A multi-objective closed-loop supply chain model for multiple generations of a product with mandatory product take-back

Date of Publication


Document Type

Master's Thesis

Degree Name

Master of Science in Industrial Engineering


Gokongwei College of Engineering


Industrial Engineering

Thesis Adviser

Dennis E. Cruz

Defense Panel Chair

Richard Li

Defense Panel Member

Eric A. Siy,
Eppie E. Clark


Closed-loop supply chain studies have been abundant in literature in the past years primarily because of the goal of companies to achieve economic and environmental sustainability. A great number of the researches in the field involve mathematical modeling as the tool for analysis. Recent models are very extensive and detailed compared to earlier models, but these models have three areas for improvement in common.

The first point is that the models are usually cost minimization or profit maximization only, with no consideration of minimizing emissions of closed-loop supply chain models. Next, the models are simplified as constant values are assumed for the demand and quantity of units returned. Lastly, the models are usually generic product-wise as they do not consider a specific product or industry, which may potentially overlook complexities involved with the industry. This research focuses on the high technology products industry where there are complexities such as the presence of multiple generations of a product, and mandatory take-back programs.

This study addressed these concerns by proposing a multi-objective mathematical model for a closed-loop supply chain of multiple generations of high technology products with mandatory product take-back, optimizing decisions on the introduction time of generations, production, purchasing, collection and recovery, under economic (i.e. Total profit) and environmental impact (i.e. Total emissions) objectives. The model also considers a modified sales-return relationship where the amount of units sold is used to predict the quantity and quality of the returns.

The model is a mixed integer nonlinear program which was validated using the DICOPT solver of GAMS. A modified {u1D700}-constraint method was used to address the multi-objective nature of the model.

Sensitivity analysis was performed to address the sub-problems of the model and the results reveal several insights which include the following: (1) MGP as a concept is definitely profitable, but it will always have a negative impact on the environment in terms of emissions. On the other hand, the results also suggest that management of the introduction and discontinuation of generations can control the objectives. (2) The modified sales-return relationship introduces factors such as the product return curve and product durability that previous models are not able to account for. These factors have an impact on the periodic operations and collection decisions. (3) A mandatory take-back program can be successful in decreasing emissions, but it will have a negative impact on the profit of the company. The policy also decreases the quantity of virgin materials used which could also be a measure of environmental sustainability. (4) Among the different activities in a closed-loop supply chain, the forward supply chain activities greatly affect both profit and emissions. This implies that a company should consider focusing on controlling the costs and emissions of the forward supply chain section of their closed-loop supply chain. (5) In general, a succeeding generation should be introduced during the growth stage of the current generation when there are less imitator customers. On the other hand, when there is a high portion of imitator customers, the succeeding generation should be introduced during the maturity stage of current generation.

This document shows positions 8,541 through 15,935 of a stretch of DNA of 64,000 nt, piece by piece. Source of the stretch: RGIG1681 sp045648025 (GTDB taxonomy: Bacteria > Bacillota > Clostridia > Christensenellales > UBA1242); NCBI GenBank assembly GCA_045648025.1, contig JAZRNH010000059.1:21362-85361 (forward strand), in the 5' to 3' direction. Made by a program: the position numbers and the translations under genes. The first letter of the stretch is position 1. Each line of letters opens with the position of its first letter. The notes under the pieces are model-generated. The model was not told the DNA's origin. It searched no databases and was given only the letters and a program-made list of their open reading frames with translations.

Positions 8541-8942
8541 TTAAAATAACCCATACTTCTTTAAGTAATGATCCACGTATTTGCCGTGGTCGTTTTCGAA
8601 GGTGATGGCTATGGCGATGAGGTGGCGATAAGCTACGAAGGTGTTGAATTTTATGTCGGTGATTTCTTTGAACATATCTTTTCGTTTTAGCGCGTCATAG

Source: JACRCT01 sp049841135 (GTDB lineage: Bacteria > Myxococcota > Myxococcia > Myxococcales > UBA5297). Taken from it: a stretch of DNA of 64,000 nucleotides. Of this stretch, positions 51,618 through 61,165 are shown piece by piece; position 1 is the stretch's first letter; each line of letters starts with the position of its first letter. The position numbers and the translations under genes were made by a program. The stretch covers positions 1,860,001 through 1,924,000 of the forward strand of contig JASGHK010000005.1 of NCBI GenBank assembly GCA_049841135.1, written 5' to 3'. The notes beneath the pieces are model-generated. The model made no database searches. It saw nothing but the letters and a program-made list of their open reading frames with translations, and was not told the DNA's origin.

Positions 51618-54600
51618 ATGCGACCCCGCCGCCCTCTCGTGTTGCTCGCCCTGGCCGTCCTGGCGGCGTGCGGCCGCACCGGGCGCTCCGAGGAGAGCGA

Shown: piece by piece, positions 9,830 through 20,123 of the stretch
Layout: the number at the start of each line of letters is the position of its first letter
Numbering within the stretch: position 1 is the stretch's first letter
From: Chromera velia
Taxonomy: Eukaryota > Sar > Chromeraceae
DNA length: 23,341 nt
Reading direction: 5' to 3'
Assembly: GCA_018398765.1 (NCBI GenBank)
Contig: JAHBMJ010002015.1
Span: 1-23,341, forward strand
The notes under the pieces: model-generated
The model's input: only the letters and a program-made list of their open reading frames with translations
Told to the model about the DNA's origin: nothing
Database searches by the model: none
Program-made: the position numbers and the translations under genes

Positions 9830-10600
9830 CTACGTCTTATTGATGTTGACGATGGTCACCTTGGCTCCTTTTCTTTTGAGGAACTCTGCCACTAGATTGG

For future studies, it is recommended to extend the scope to treat some parameters such as the selling price as decision variables. A different demand equation may also be tested by future models. Other measures for environmental sustainability can also be looked into, where a possible measure is the amount of virgin materials used with the consideration of the abundance or scarcity of the material. It is also suggested to develop an EPR policy to manage MGP strategies. Lastly, it is possible for future researches to investigate other environmental policies.

Abstract Format






Accession Number


Shelf Location

Archives, The Learning Commons, 12F Henry Sy Sr. Hall

Physical Description

1 computer optical disc ; 4 3/4 in.

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